Fossil experts from across the world visit Berwickshire

Old Cambus East Mains farm looking towards Siccar Point
Old Cambus East Mains farm looking towards Siccar Point

Paleontologists from across the world visited Burnmouth and Siccar Point last week as part of the 7th International Conference on Fossil Insects, Anthropods and Amber.

The conference focuses on the scientific study of non-marine arthropods and amber and takes place every three years. At the 2013 conference in Byblos, Lebanon, delegates voted for Edinburgh to host the 2016 event.

Between April 27 and May 1, the delegates took two field trips from the conference based at the National Museum in Edinburgh - to Berwickshire and Stonehaven.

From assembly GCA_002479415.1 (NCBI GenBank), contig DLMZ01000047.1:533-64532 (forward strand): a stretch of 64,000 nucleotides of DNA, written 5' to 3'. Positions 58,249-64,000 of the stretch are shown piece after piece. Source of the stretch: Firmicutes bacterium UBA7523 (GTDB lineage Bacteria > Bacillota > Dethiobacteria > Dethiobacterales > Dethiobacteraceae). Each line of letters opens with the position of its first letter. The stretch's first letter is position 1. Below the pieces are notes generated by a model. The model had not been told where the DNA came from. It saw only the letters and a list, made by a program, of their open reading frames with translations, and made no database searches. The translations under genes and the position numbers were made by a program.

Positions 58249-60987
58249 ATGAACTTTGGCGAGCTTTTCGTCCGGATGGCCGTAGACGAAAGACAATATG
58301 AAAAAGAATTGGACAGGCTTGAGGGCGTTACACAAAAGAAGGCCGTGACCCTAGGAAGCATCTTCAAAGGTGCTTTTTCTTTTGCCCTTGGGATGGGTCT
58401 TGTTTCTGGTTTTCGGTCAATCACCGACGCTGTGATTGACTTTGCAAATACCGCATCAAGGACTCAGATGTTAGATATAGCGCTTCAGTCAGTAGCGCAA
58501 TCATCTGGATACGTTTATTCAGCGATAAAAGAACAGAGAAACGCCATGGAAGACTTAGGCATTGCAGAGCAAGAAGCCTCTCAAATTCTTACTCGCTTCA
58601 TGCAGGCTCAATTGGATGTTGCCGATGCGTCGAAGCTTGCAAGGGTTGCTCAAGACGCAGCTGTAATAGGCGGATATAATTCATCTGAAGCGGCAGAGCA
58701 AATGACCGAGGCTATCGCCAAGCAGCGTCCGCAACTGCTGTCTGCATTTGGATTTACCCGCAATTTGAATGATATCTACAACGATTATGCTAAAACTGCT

The TW:eed Project was the subject of interest for the scientists - a research project studying fossils and environments from the Early Carboniferous Tournaisian Stage, 350 million years ago, discovered in Berwickshire in 2012.

The TW:eed Project involves teams of experts from the Universities of Cambridge, Leicester and Southampton, the British Geological Survey and National Museums of Scotland collaborating to study 350 million year old fossils found at Burnmouth, the banks of the Whiteadder Water near Chirnside, the River Tweed near Coldstream, and the rocks near Tantallon Castle alongside the Firth of Forth in 2012.

These fossils fill in a significant gap (Romer’s Gap) in man’s understanding of how tetrapods moved from water onto land, the other animals and plants that existed at that time, and the environment in which these changes took place.

At Burnmouth delegates studied a complete sequence through non-marine latest Devonian and earliest Carboniferous sediments.

They also visited Willies Hole on the River Whiteadder near Chirnside and Siccar Point near Cockburnpsath, the site of Hutton’s Unconformity and considered the birthplace of modern geology.